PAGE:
The reality is that these startups represent more of an opportunity to existing banks than they do a threat to them. Existing banks have charters, money to invest, and (for the time being, at least) access to consumers.
I’ve heard Brett King characterize the startups as “death by a thousand cuts” (I hope I’m getting that right, and not putting words in his mouth). Sorry, Brett, but this isn’t an accurate characterization because existing banks don’t make money from the products and services that many of the startups provide.
Neobanks aren’t picking off the bread-and-butter, mainstream consumers driving bank’s revenue streams. They’re attracting mostly younger, lower-to-middle income consumers who have yet their prime borrowing and investing years.
Yes, there is plenty to learn from the Neobanks when it comes to value-added banking features and user experience. But no, the Neobanks are not disrupting the mainstream banks.
Lending Club is not diverting loans away from mainstream banks. A huge percentage of Lending Club borrowers go to LC to get money to pay off their other loans and credit card debt. Where do you think that money ultimately goes? Back to the mainstream banks.
Startups don’t have the resources to create national-scale brands or become integrators of the vast array of banking-related services that are emerging. Yes, they have great design-sense, but no, they can’t pull it all together to scale it into something big.
Although…there may be one that emerges to do so. There is certainly the potential that a Google, an Amazon, or an Uber may emerge to integrate the array of emerging services and become a behemoth on the scale of a megabank (or even large bank). But I’d bet my last dollar there will be only one.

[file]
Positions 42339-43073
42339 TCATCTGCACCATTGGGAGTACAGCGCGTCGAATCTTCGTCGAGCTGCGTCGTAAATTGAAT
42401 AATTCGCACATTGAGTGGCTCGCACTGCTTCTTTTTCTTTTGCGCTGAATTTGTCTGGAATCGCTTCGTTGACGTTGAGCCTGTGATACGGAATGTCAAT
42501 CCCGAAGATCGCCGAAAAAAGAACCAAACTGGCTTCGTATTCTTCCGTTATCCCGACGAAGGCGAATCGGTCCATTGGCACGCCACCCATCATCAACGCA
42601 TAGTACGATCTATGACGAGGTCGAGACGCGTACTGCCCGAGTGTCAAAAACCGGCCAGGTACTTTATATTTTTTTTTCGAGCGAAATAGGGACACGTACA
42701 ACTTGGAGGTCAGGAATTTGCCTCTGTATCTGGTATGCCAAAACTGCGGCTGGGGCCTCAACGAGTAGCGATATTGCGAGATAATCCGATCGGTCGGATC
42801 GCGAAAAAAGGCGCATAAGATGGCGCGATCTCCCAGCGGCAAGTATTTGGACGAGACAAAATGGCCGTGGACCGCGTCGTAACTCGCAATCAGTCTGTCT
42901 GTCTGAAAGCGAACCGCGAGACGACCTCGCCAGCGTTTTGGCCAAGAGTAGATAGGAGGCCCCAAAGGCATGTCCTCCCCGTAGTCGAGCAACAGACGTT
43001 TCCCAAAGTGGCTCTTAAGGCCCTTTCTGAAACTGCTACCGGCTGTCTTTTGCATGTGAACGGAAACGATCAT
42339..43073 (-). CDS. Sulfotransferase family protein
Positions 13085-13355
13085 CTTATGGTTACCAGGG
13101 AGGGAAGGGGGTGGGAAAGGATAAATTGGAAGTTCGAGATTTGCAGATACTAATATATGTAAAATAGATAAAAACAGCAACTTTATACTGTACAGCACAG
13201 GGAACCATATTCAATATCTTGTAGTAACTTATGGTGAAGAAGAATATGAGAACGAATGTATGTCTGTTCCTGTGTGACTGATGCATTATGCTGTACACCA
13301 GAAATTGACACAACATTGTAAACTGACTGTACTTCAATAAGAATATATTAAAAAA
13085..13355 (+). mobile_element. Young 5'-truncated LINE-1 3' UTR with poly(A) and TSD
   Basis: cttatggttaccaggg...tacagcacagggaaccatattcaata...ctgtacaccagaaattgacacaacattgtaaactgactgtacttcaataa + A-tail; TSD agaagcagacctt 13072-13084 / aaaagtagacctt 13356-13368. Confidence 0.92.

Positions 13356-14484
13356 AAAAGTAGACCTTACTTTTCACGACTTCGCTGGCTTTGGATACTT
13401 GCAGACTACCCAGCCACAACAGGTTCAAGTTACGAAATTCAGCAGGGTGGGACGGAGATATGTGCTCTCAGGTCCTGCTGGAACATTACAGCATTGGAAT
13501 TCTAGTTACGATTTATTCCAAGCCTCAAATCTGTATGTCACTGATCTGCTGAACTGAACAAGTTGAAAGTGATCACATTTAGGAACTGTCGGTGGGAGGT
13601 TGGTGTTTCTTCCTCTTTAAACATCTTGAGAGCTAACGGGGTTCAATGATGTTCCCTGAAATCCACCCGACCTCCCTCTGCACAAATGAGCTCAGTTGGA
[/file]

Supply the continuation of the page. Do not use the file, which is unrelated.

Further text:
And it won’t be easy for that one company, because what makes this different from what a Google or Amazon did is a little thing the banking industry likes to call “regulation.” Google and Amazon didn’t have to deal with a bizarre and complex set of regulations to disrupt the industries they disrupted.
Today’s banks will become the “attractors” of the future–firms that RE-bundle the emerging set of banking services, providing the front-end interface and back-end integration.
In many ways, the business model of banks will shift from a pure B2C to a B2B2C model where there is revenue-sharing and pass-thru with specialists (today’s startups) who provide the core services that consumers pay for.
Amazon is a great model for what banks will become. Amazon doesn’t care what you buy as long as you buy it on Amazon’s platform.
The problem with today’s banks is that they do care what you buy–they want you to buy their products/services. By rebundling banking, banks of the future won’t care whose products/services you buy as long as buy them on that bank’s platform.
The potential losers of all the change going on are not the big banks. They have the resources to make the investments in new technologies and startups. They have the resources to acquire design firms and figure out what to do with them.
The banks that are threatened by all this are the smaller institutions. Relying on friendly, branch-based service isn’t likely to produce the level of revenue and profits needed to sustain a retail (i.e., consumer) banking business.